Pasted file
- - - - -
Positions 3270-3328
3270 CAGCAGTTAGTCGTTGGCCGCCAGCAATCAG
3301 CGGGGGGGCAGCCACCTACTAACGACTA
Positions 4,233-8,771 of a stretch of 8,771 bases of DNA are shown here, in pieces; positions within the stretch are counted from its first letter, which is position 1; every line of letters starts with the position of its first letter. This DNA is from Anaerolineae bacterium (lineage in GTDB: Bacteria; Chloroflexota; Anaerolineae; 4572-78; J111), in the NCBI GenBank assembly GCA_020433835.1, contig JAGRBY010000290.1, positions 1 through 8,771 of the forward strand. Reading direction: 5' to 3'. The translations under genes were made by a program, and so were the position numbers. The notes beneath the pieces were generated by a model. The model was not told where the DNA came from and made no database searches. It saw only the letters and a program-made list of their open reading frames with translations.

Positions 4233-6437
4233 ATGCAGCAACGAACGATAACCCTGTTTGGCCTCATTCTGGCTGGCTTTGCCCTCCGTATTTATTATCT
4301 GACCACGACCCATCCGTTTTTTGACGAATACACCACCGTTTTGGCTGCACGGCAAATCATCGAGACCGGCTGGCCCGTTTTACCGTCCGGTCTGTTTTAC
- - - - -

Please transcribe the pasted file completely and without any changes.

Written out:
Positions 3270-3328
3270 CAGCAGTTAGTCGTTGGCCGCCAGCAATCAG
3301 CGGGGGGGCAGCCACCTACTAACGACTA
Positions 4,233-8,771 of a stretch of 8,771 bases of DNA are shown here, in pieces; positions within the stretch are counted from its first letter, which is position 1; every line of letters starts with the position of its first letter. This DNA is from Anaerolineae bacterium (lineage in GTDB: Bacteria; Chloroflexota; Anaerolineae; 4572-78; J111), in the NCBI GenBank assembly GCA_020433835.1, contig JAGRBY010000290.1, positions 1 through 8,771 of the forward strand. Reading direction: 5' to 3'. The translations under genes were made by a program, and so were the position numbers. The notes beneath the pieces were generated by a model. The model was not told where the DNA came from and made no database searches. It saw only the letters and a program-made list of their open reading frames with translations.

Positions 4233-6437
4233 ATGCAGCAACGAACGATAACCCTGTTTGGCCTCATTCTGGCTGGCTTTGCCCTCCGTATTTATTATCT
4301 GACCACGACCCATCCGTTTTTTGACGAATACACCACCGTTTTGGCTGCACGGCAAATCATCGAGACCGGCTGGCCCGTTTTACCGTCCGGTCTGTTTTAC